For the first time, four Dark Age-era Irish manuscripts have gone on public display together in Trinity after a three-year conservation effort by the College.
Publicly unveiled by Chancellor of the University of Dublin, Mary Robinson, the four manuscripts – Codex Usserianius Primus, the Garland of Howth, Book of Dimma and the Book of Mulling – underwent a conservation programme funded by the Bank of America Merrill Lynch’s global art conservation project, which offers financial support to museums and galleries across the world.
The four manuscripts, which are rarely seen publicly, will from today be available to view at the Book of Kells exhibition on a rotational basis, offering people the chance to view the work which, after three years, have been repaired, analysed and digitised.
Together, the manuscripts, which date from early Christianity, add to Trinity’s already impressive collection of early Irish manuscripts, which includes the Book of Durrow and the Book of Armagh alongside the famous Book of Kells.
In a press statement, Trinity’s Librarian and Archivist, Helen Shenton, said: “The conservation and digitisation of the manuscripts has made them available to the world of scholarship and to the wider public audience for the first time. This national and global audience can now share in our appreciation of such unique examples of creative expression that flourished in Ireland in the early medieval period.”
“Since their creation the manuscripts have had limited accessibility and now, almost thirteen centuries later, these national treasures are finally publicly available for all to study, scrutinise and simply enjoy”, she added.
The historic books will be of significant interest to researchers around the world. The Book of Mulling, for instance, is an eighth-century pocket-gospel which contains a copy of the four Gospels and was given to Trinity in the late 18th century. The Book of Dimma, the name of which refers to a scribe of the Irish St Cronan who, according to tradition, was asked to write a gospel book in one day.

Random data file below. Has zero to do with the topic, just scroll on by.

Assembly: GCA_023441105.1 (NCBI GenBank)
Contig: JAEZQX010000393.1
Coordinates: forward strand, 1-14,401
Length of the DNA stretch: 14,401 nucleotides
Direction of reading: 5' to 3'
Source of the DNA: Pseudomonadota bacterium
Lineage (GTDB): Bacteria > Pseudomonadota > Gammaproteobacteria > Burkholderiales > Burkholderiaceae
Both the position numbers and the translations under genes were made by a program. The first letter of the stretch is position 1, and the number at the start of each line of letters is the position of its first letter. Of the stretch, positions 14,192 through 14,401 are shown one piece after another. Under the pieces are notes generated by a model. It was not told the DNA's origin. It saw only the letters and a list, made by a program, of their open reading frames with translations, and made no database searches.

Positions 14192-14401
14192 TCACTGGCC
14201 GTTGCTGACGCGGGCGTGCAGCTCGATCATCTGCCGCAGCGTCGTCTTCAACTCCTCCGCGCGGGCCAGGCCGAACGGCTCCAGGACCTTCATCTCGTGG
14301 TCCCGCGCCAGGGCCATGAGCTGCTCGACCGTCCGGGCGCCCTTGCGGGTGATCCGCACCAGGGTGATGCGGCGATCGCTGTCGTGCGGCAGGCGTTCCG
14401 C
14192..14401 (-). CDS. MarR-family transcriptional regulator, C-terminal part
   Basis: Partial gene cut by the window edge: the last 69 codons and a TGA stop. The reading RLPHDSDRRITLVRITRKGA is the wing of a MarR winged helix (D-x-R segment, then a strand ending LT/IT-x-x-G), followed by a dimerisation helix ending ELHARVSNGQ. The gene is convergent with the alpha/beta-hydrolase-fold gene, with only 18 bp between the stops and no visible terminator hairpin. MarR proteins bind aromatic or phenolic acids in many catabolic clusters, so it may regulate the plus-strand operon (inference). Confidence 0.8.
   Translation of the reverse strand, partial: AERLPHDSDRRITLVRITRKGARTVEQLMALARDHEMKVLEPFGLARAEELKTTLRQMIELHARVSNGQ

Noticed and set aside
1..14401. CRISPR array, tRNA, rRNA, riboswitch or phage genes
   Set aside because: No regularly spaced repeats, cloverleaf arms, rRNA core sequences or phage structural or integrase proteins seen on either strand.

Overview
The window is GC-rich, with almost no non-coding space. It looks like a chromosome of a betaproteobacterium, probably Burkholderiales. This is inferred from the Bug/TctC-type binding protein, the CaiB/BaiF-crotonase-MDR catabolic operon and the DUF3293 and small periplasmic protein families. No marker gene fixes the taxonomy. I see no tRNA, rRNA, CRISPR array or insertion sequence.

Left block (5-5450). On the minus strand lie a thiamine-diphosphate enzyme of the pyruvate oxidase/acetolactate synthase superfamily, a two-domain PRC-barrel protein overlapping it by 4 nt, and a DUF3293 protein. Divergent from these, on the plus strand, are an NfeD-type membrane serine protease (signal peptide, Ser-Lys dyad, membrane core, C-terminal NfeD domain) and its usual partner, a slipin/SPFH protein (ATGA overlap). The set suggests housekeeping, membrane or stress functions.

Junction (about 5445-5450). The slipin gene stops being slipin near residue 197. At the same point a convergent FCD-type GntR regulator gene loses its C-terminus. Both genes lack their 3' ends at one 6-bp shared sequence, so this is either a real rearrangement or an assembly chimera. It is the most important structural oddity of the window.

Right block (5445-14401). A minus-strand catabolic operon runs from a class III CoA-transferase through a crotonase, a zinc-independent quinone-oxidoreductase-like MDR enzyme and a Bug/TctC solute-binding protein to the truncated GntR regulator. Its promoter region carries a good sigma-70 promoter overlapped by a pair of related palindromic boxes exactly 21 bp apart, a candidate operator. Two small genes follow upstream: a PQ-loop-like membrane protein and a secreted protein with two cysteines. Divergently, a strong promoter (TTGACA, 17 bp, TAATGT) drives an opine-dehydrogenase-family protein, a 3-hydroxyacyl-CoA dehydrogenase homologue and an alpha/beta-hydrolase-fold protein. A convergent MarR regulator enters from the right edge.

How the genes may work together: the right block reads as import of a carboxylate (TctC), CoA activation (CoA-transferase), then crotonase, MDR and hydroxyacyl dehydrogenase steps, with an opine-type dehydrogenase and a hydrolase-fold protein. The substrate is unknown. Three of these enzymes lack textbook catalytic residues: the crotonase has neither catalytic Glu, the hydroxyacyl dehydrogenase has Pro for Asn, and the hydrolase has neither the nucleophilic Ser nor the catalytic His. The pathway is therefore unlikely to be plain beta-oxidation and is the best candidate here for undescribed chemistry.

The Codex Usserianius Primus is one of the earliest-known surviving Irish manuscripts, dating to the fifth or sixth century. Despite being known to have been in Ireland from a very early date, it is unknown where it came from before Trinity acquired it in the 17th century. The Garland of Howth is another of the ancient texts. An ninth-century manuscript, it is associated with St Nessan’s monastery. It is said that the saint once threw the book at a devil on Ireland’s Eye, a small island off the coast of Howth.
The conservation project was led by Trinity’s Keeper of Preservation and Conservation, Susie Bioletti; and Head of the Department of History of Art & Architecture, Dr Rachel Moss. Their work included everything from the repair of the manuscripts to scientific analysis of the pigments used by the manuscripts’ original painters. While no contemporary Irish pigment recipes exist, a number of techniques, including X-ray fluorescence, allowed a number of the materials used in the pigments to be identified for the first time. These pigments include iron gall ink, as well as a form of arsenic and red lead – two highly toxic materials.
The books, following the conservation work, can also be viewed online. In a press statement, Bioletti and Moss said the conservation project has “ensured the preservation of these treasured manuscripts; it shed new light on our understanding of the ancient past in Ireland; and it provided digital access to enable others to make future discoveries”.
“In the same way that the manuscripts communicated to contemporary communities over 1,200 years ago, we share them with our digital communities today and invite new explorations and new ways of understanding their significance”, they added.
In a press statement, Country Executive for Ireland in Bank of America Merrill Lynch, Peter Keegan, said that their conservation project is designed “not only to conserve artworks and to shine a light on the need for preservation of cultural treasures, but also to educate communities and to convey respect for the varied cultures and traditions throughout the world”.
“Our three-year-long journey with Trinity College Dublin has been deeply rewarding, and we are indebted to their team for sharing their enthusiasm and deep knowledge of these manuscripts, regarding their history and their cultural significance”, he added.